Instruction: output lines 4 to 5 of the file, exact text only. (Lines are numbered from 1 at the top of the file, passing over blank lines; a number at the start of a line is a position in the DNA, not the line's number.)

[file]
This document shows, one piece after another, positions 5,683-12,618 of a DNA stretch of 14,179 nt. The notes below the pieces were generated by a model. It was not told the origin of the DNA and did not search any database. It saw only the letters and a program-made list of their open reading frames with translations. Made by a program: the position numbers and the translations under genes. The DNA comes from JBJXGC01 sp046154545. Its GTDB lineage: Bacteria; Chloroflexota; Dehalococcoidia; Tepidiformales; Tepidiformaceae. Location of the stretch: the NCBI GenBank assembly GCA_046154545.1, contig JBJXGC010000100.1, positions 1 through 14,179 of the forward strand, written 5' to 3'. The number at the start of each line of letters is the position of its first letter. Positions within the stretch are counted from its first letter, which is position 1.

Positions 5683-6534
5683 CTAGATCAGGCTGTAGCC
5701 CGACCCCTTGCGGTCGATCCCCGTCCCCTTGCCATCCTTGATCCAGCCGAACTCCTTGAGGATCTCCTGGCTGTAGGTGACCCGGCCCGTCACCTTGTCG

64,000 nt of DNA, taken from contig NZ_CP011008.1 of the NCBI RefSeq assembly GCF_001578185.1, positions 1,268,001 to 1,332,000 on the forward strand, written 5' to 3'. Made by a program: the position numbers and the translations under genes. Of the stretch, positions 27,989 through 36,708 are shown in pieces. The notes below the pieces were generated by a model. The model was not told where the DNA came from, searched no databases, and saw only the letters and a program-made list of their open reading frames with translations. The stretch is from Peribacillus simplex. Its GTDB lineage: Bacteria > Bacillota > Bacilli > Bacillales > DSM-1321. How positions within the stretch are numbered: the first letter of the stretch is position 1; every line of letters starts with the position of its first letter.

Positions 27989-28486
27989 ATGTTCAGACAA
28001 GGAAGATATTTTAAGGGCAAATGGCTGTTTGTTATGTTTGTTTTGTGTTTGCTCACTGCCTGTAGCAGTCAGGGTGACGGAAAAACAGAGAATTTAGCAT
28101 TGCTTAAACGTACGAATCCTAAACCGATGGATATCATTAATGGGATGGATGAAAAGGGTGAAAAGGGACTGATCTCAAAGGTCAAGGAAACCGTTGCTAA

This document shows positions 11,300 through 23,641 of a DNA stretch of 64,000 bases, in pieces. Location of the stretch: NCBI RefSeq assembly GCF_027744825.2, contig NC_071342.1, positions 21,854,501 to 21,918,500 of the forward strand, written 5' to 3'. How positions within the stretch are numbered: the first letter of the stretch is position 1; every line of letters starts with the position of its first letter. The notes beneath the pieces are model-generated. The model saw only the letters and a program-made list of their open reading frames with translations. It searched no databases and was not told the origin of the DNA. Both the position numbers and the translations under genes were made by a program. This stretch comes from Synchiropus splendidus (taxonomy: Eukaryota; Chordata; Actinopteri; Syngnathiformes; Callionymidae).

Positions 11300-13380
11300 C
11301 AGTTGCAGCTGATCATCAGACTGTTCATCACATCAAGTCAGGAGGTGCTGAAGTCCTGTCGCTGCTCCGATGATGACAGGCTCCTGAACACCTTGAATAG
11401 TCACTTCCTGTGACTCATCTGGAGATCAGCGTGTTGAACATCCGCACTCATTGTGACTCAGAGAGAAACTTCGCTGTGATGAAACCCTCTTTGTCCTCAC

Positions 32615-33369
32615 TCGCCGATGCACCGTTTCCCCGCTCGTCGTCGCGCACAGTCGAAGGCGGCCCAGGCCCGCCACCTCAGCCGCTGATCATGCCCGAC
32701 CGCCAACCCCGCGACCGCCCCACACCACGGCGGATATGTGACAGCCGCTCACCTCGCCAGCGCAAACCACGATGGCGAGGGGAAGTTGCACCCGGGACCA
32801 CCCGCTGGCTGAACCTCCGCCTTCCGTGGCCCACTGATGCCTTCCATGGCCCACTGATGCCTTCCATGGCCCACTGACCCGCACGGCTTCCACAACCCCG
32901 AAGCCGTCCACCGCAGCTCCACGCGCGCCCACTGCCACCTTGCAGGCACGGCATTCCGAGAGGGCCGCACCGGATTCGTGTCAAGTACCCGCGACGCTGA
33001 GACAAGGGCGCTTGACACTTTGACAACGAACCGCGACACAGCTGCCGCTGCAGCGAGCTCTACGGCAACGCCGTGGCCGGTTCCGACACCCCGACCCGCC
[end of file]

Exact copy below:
5701 CGACCCCTTGCGGTCGATCCCCGTCCCCTTGCCATCCTTGATCCAGCCGAACTCCTTGAGGATCTCCTGGCTGTAGGTGACCCGGCCCGTCACCTTGTCG

64,000 nt of DNA, taken from contig NZ_CP011008.1 of the NCBI RefSeq assembly GCF_001578185.1, positions 1,268,001 to 1,332,000 on the forward strand, written 5' to 3'. Made by a program: the position numbers and the translations under genes. Of the stretch, positions 27,989 through 36,708 are shown in pieces. The notes below the pieces were generated by a model. The model was not told where the DNA came from, searched no databases, and saw only the letters and a program-made list of their open reading frames with translations. The stretch is from Peribacillus simplex. Its GTDB lineage: Bacteria > Bacillota > Bacilli > Bacillales > DSM-1321. How positions within the stretch are numbered: the first letter of the stretch is position 1; every line of letters starts with the position of its first letter.